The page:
Only two years later, thanks to the far-sighted idea of the then president of the Biennale, Count Giuseppe Volpi della Misurata, the First International Film Festival of Venice was inaugurated, the first exhibition of cinema in the world! The edition took place entirely on the glamorous terrace of the Hotel Excelsior on the Lido where, at 9.15 p.m. on August 6, 1932, the first film was shown: Dr. Jekyll and Mr. Hyde, by director Rouben Mamoulian. Since then, the exhibition has received unanimous acclaim from critics and audiences, which increased its prestige, to the point that since 1935 its organization became annual, and in that year was established the actors' performance award, called the Coppa Volpi in tribute to the Count, while it will be necessary to wait until 1949 for the first and coveted Golden Lion for Best Film.

Since then, the Venice Film Festival has become an unmissable event for filmmakers and enthusiasts, opening the new film season and presenting premieres of works of world prestige that very often become the history of world cinema, and bringing filmmakers and actors of international standing to the red carpet of the Lido, adding to the wonder of the fifth art the charm of glamour and elegance that has always distinguished Venice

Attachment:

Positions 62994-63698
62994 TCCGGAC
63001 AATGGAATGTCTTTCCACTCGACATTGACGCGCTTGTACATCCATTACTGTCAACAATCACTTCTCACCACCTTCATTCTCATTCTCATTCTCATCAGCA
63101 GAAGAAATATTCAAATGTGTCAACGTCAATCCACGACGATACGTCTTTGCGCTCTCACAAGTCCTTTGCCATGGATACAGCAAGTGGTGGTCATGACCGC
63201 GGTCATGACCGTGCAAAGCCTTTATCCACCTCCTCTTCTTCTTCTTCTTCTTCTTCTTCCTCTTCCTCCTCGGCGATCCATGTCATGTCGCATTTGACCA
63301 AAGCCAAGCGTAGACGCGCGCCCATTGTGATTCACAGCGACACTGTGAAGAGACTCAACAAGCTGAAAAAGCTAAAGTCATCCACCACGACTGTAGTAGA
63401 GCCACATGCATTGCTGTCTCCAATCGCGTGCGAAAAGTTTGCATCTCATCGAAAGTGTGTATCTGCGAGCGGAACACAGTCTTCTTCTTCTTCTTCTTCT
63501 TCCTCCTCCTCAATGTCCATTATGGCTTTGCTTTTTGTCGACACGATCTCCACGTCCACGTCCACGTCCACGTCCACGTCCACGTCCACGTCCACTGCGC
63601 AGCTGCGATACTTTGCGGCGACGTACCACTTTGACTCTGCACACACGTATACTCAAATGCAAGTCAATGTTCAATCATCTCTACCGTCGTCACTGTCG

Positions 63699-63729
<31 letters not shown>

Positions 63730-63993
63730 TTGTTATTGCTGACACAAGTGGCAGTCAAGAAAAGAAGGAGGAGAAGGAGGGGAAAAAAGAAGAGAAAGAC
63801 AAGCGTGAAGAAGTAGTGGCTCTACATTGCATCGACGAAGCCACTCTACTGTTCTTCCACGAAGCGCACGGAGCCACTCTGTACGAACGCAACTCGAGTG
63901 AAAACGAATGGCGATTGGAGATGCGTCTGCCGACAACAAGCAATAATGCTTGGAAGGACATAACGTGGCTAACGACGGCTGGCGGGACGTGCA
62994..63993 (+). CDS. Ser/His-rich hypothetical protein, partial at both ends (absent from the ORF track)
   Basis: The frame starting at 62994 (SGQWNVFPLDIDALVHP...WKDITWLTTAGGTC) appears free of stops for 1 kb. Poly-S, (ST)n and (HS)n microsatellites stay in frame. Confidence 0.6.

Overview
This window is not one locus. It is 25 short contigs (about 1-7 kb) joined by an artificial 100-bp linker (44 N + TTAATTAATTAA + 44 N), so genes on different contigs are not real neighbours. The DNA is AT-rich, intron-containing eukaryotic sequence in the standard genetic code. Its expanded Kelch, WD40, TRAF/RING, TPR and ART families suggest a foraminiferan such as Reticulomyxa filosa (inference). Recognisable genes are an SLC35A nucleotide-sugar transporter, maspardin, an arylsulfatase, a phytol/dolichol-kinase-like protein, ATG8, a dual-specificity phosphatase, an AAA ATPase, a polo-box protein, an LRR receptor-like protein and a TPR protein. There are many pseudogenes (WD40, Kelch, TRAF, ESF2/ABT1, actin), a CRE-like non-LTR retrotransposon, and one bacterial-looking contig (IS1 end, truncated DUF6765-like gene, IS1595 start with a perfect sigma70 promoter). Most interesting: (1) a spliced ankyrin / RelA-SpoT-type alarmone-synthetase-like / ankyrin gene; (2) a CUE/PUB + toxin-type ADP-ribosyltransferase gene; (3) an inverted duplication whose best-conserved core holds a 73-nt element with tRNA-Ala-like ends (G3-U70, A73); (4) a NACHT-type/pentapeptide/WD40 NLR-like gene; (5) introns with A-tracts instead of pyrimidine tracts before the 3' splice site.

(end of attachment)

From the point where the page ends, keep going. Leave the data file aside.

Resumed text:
In 1934, the first International Festival of the Theatre - La Biennale di Venezia was held, while it was a long time before architecture became part of the disciplines of the Venetian foundation, precisely in 1980 when the architect Paolo Portoghesi was entrusted with the direction of the first International Architecture Exhibition of the Venice Biennale. The exhibition, which bore the title of "The Presence of the Past", was conceived "with architecture and not on architecture", as its curator declared and saw the participation of archistars of the caliber of Frank O. Gehry, Arata Isozaki, Rem Koolhaas, Christian de Portzamparc: not bad for an exhibition in experimental form! The heart of this first Architecture Biennale was the exhibition Strada Novissima that Portoghesi wanted to set up at the Corderie del'Arsenale: it was the first time that the spaces of the ancient squero della Serenissima were used as a museum, but since then they became the second exhibition venue of all the Biennials that followed. This exhibition opened a lively debate on the role of architecture as a social function, making it one of the most prestigious exhibitions in the sector, able to open the way to new trends and with courage to overturn languages often anchored to an obsolete cultural heritage that is not adapted to the times we live in, to shift the axis of priorities in terms of construction, to deal with hot and delicate issues such as eco-sustainability and the revaluation of the peripheries and the most difficult areas of the planet.

The declination of the universal term of art was completed in 1999 with the birth of the International Festival of Contemporary Dance - La Biennale di Venezia.